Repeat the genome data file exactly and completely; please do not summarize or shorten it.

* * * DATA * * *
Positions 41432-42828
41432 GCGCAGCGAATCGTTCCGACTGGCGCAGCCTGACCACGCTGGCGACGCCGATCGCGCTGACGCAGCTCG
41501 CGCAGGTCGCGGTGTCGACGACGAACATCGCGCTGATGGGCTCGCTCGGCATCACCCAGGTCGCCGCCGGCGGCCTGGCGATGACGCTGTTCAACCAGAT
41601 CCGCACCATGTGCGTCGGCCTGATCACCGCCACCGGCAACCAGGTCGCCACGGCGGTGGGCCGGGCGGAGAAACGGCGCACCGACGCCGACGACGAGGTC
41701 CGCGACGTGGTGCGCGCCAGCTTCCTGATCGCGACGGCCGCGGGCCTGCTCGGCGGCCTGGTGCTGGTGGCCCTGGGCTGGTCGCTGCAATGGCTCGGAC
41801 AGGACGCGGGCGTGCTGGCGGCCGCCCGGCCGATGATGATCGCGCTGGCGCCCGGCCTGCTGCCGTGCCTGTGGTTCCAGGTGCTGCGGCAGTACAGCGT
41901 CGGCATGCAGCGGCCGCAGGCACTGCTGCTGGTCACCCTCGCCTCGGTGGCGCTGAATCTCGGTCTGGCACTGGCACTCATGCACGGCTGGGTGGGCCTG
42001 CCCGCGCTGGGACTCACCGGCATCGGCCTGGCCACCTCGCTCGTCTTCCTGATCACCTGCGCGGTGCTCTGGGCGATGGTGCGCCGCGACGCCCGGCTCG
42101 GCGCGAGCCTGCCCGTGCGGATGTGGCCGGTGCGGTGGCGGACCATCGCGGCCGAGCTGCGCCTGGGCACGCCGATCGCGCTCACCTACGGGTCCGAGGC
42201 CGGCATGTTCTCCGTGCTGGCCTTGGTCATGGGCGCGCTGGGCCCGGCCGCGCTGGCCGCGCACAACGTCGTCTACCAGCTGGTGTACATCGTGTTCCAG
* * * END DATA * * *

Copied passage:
Positions 41432-42828
41432 GCGCAGCGAATCGTTCCGACTGGCGCAGCCTGACCACGCTGGCGACGCCGATCGCGCTGACGCAGCTCG
41501 CGCAGGTCGCGGTGTCGACGACGAACATCGCGCTGATGGGCTCGCTCGGCATCACCCAGGTCGCCGCCGGCGGCCTGGCGATGACGCTGTTCAACCAGAT
41601 CCGCACCATGTGCGTCGGCCTGATCACCGCCACCGGCAACCAGGTCGCCACGGCGGTGGGCCGGGCGGAGAAACGGCGCACCGACGCCGACGACGAGGTC
41701 CGCGACGTGGTGCGCGCCAGCTTCCTGATCGCGACGGCCGCGGGCCTGCTCGGCGGCCTGGTGCTGGTGGCCCTGGGCTGGTCGCTGCAATGGCTCGGAC
41801 AGGACGCGGGCGTGCTGGCGGCCGCCCGGCCGATGATGATCGCGCTGGCGCCCGGCCTGCTGCCGTGCCTGTGGTTCCAGGTGCTGCGGCAGTACAGCGT
41901 CGGCATGCAGCGGCCGCAGGCACTGCTGCTGGTCACCCTCGCCTCGGTGGCGCTGAATCTCGGTCTGGCACTGGCACTCATGCACGGCTGGGTGGGCCTG
42001 CCCGCGCTGGGACTCACCGGCATCGGCCTGGCCACCTCGCTCGTCTTCCTGATCACCTGCGCGGTGCTCTGGGCGATGGTGCGCCGCGACGCCCGGCTCG
42101 GCGCGAGCCTGCCCGTGCGGATGTGGCCGGTGCGGTGGCGGACCATCGCGGCCGAGCTGCGCCTGGGCACGCCGATCGCGCTCACCTACGGGTCCGAGGC
42201 CGGCATGTTCTCCGTGCTGGCCTTGGTCATGGGCGCGCTGGGCCCGGCCGCGCTGGCCGCGCACAACGTCGTCTACCAGCTGGTGTACATCGTGTTCCAG